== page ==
The checkup started really well. Blood pressure was right on track, blood oxygen was apparently great and my heart rate was, as usual, as slow as an athlete’s. There was just one problem: I'm not much of an athlete. Not that I'm unhealthy: I windsurf when the weather is warm and windy, and get out on a bicycle every now and then. Heck, I've even been known to break into a gentle run on special occasions. But I'm not deluded enough to think I'm in top shape.
Deluded no, but the fact that my heart rate was so “athletic” felt really good, and irritated the heck out of some of my friends who had far more mundane paces. Suckers. My fitness tracker helped encourage me, tracking my progress and making me feel really darn smug about my resting heart rate in particular, which was really low. In short, I was so calm it was almost glacial, especially at night.
Back at my check up, the technician was impressed. “You clearly don't have much stress in your life,” he said. “So what brings you into the office today?”
And that's when we started to talk about the chest pains that had been getting increasingly worse, despite the great heart rate and the number of steps I hit on a daily basis. Twenty-four hours and three stents later, I'm a little less impressed with my previous heart rate, which was not so much athletic as it was slowly giving up its valiant efforts to pump blood through some pretty messed up arteries. Whoops!
And there lies the rub with fitness devices as they become more advanced, at least in terms of functionality. With great functionality comes great responsibility, as Spider-Man said (sort of). It is too easy for the middle aged idiot (that would be me) to believe that all is okay based on this very incomplete evidence. And let's face it, I am the ideal market for the current range of fitness devices; the 35-55 age group is the most likely to buy into these devices in the first place, not with the aspiration of becoming athletes, but rather so we can maintain a level of health that will see us into an active retirement one day. And that's fine as long as the activity tracker is used as an additional tool rather than as a replacement for doctor visits (which I will blame on a northern English upbringing where anything short of an arm falling off would sort itself out if you just gave it time…please refer to the idiot comment earlier).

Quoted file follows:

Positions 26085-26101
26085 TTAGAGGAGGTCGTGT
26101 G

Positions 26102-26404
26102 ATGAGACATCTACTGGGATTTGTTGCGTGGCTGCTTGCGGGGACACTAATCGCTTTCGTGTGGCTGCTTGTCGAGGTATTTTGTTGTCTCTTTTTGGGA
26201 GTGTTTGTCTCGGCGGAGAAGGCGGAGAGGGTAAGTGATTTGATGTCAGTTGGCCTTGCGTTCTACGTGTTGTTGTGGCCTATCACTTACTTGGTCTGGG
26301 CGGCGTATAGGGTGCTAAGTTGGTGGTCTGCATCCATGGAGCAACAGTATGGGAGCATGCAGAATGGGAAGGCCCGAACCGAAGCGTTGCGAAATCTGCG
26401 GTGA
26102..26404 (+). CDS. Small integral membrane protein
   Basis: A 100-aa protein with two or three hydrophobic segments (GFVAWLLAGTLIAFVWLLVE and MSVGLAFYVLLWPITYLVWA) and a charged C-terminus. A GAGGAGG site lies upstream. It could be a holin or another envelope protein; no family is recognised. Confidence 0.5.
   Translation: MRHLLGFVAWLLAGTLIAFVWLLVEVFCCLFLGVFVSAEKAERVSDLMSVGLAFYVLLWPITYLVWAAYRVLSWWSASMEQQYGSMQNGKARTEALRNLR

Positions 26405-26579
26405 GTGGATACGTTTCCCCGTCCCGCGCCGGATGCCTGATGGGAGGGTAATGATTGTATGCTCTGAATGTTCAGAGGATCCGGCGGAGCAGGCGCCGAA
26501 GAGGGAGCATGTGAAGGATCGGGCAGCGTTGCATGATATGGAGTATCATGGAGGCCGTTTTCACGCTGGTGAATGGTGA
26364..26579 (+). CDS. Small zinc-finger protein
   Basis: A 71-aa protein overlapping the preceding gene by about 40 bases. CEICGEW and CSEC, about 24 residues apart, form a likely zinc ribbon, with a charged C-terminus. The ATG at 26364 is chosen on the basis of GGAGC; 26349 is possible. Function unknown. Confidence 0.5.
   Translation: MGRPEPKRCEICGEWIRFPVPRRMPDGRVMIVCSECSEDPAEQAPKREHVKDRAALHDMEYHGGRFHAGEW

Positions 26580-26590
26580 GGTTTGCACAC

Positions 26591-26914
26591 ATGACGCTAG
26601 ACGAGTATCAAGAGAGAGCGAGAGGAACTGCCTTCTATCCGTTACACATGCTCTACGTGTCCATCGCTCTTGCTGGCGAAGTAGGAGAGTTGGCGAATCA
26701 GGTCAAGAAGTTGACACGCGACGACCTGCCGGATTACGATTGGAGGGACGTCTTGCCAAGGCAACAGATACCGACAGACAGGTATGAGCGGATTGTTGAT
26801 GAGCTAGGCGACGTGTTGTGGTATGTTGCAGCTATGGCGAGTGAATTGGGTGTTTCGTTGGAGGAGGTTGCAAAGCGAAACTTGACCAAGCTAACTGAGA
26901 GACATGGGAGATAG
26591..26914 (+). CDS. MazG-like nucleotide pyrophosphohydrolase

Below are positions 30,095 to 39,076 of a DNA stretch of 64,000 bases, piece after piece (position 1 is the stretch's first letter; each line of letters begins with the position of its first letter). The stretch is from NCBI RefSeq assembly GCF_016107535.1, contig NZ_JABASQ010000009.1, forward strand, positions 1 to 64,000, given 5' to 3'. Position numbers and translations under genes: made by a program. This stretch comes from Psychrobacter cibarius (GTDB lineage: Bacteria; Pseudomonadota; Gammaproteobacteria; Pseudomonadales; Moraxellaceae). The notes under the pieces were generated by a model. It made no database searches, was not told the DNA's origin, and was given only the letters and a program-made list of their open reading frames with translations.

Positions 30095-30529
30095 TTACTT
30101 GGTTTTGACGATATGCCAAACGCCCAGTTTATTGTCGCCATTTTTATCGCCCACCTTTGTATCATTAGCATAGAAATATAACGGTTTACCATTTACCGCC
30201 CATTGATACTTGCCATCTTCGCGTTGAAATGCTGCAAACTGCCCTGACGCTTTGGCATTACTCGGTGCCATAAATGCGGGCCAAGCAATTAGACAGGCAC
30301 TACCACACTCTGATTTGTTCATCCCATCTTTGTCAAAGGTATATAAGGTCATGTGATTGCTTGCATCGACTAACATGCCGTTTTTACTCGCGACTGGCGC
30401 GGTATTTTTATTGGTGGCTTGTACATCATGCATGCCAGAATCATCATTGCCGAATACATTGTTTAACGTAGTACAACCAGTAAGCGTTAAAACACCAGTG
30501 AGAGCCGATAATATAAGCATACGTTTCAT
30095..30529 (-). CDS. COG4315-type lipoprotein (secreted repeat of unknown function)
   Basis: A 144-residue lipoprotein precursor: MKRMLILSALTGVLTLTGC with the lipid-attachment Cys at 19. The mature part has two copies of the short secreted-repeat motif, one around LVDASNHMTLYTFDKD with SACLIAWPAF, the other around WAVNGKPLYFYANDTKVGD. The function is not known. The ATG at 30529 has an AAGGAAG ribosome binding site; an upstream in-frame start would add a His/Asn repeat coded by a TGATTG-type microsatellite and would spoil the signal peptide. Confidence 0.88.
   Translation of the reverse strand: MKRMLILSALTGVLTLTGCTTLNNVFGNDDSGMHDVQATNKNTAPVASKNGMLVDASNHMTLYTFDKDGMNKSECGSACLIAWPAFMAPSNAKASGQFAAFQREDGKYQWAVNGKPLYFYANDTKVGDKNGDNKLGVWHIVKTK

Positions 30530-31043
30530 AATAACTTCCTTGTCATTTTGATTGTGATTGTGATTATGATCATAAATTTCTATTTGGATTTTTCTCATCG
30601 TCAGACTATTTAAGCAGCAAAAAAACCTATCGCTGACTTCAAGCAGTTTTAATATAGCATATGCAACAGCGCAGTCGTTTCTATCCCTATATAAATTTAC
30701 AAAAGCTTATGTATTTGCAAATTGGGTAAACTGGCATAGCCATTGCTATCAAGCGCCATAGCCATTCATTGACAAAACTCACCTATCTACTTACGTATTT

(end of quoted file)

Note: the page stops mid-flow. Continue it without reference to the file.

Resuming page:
But let's be clear, I'm not turning against my fitness tracker; far from it, as I clearly need it more than ever as I plan a recovery regime that will get me tuned up before the next windsurfing season (always look for a way to the next chapter even if the dream is a rerun of prior fun). But what I need from my device now is a rehabilitation regime, a realistic “so you just messed up your heart, let's start again” guide; and as far as I can see, this is still missing. There’s a lot of talk about wearables entering the health segment, rather than just being a fitness device, but if the nurses at my hospital are any example, they have little idea as to what the fitness tracker even does or how they could incorporate it into the bounce back plan.
Such a plan has to clearly focus as much on diet as it does on steps, and that is something that most wearable apps do focus on, but again not necessarily from the health/recovery segment as much as from the fitness side. It also highlights the ongoing gap in the wearables arsenal as the calorific input is still a voluntary guesstimate by the user. And so that's what I will be looking for at CES this year; not another 100 Fitbit or Jawbone replicas at lower prices, but a more intelligent calorie tracking solution that will (metaphorically) smack me round the back of my head if I stray off my diet. Actually a real smack round the head might suit me better…
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